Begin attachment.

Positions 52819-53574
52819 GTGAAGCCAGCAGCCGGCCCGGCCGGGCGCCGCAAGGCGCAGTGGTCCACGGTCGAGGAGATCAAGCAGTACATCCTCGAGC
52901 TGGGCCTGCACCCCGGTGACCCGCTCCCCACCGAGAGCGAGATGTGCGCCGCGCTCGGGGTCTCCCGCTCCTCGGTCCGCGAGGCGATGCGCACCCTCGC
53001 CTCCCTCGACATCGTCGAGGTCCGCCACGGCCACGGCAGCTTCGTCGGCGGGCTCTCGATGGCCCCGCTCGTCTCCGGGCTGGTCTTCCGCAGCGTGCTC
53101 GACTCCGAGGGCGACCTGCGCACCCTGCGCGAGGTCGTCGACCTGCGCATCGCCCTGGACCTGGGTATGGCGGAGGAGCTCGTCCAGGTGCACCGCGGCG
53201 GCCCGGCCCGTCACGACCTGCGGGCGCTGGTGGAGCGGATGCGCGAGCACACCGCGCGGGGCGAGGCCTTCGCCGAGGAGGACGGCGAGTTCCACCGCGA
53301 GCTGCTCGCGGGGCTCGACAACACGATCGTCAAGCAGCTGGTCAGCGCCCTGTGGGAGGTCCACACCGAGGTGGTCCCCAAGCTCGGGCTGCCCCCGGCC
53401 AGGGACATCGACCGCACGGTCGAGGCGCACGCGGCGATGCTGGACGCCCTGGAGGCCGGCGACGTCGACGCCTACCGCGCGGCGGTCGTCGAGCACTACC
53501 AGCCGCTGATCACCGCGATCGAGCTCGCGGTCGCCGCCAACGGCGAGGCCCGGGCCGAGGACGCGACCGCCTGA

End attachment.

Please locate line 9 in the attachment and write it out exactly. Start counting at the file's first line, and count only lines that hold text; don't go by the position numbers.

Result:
53501 AGCCGCTGATCACCGCGATCGAGCTCGCGGTCGCCGCCAACGGCGAGGCCCGGGCCGAGGACGCGACCGCCTGA